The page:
‘Roma,’ written by Alfonso Cuaron, is nominated for the Best Original Screenplay Oscar. Courtesy of Netflix.

No. 5. Get a job as an assistant in the film biz

If you’re in Los Angeles or New York, or even in some of the cities where a lot of filming takes place like Atlanta or Toronto, there are plenty of agencies, management companies and production studios looking to hire that amazing assistant that’s going make their work-life so much better . It’s a great way to learn the business and to make contacts. If you’re nice, professional and helpful, someone will certainly be willing to read your script.

‘The Favourite,’ written by Deborah Davis & Tony McNamera, is nominated for the Best Original Screenplay Oscar. Courtesy of Fox Searchlight.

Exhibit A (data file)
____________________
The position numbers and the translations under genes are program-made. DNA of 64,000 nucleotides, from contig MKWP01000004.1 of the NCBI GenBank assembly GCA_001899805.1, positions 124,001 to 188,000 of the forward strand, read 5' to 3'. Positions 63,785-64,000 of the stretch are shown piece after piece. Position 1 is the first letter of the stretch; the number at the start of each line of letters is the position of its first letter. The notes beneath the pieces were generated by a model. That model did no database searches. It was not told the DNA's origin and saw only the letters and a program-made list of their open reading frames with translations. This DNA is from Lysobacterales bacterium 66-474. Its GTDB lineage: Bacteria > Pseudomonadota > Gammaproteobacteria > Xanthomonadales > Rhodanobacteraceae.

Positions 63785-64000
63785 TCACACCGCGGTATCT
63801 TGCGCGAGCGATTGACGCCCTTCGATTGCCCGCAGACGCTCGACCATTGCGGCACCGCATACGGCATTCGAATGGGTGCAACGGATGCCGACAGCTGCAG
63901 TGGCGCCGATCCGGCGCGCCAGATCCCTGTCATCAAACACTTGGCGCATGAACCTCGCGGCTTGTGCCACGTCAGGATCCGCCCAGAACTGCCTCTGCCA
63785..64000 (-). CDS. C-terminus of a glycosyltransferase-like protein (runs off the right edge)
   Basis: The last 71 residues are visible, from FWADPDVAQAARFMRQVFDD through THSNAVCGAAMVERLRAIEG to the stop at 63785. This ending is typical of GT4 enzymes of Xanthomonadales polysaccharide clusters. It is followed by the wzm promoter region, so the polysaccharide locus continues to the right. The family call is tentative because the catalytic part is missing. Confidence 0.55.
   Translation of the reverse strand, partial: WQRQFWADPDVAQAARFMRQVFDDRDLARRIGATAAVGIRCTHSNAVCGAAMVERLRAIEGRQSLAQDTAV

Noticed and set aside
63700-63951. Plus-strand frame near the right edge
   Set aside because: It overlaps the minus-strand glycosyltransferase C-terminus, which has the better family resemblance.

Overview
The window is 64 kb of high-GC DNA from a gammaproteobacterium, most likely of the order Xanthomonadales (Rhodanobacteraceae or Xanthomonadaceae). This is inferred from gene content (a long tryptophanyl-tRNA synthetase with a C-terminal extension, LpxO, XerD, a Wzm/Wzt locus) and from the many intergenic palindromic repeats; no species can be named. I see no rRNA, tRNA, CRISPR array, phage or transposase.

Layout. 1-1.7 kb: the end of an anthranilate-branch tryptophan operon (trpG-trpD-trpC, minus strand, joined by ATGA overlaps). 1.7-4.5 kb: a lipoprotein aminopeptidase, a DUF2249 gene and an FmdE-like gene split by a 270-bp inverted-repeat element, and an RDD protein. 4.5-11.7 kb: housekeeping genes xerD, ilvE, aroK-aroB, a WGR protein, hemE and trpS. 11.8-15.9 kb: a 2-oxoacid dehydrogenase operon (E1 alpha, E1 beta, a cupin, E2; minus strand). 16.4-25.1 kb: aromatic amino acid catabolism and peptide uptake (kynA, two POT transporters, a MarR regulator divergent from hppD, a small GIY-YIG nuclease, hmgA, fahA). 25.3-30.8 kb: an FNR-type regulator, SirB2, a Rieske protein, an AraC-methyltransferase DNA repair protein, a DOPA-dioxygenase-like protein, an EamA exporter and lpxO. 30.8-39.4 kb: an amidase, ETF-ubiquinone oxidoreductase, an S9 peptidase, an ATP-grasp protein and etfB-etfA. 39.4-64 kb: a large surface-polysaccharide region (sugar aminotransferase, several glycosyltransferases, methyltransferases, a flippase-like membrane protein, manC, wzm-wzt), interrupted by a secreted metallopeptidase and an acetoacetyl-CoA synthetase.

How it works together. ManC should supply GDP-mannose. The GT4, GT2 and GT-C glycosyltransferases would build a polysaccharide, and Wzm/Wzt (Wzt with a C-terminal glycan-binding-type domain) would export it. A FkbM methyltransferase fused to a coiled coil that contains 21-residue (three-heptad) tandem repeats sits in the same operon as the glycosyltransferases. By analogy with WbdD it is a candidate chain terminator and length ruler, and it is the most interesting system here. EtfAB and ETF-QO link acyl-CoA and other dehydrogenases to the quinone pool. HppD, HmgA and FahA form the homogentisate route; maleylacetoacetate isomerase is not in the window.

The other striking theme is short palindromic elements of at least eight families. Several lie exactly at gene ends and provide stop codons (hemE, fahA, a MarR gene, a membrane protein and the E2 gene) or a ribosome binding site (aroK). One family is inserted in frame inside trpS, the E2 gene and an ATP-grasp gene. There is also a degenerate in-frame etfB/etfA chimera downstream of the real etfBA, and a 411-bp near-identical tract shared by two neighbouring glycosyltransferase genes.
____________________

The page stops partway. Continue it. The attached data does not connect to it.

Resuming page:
No. 6. Stunt marketing

I’ve written before about Billy Domineau whose Seinfeld spec about 9/11 went viral. It worked! As of 2018, he was a staff writer for the show Family Guy. Do you have crazy or intriguing idea for a movie or TV show? Write it and share a link to your script on social media. Just remember, this type of stunt script isn’t one that is likely to get made, it’s just one that will get the attention of agents and managers because the idea is so funny or farfetched.

‘Can You Ever Forgive Me,’ is nominated for the Best Adapted Screenplay Oscar. Courtesy of Fox Searchlight.

No. 7. Ask for Referrals

If you’ve been attending film festivals and conferences, you’ve likely met other writers. Invite them to get to know your work and if it feels appropriate, ask for a referral to their manager. Keep in mind that no one will refer you without reading your work first.

 

author-avatar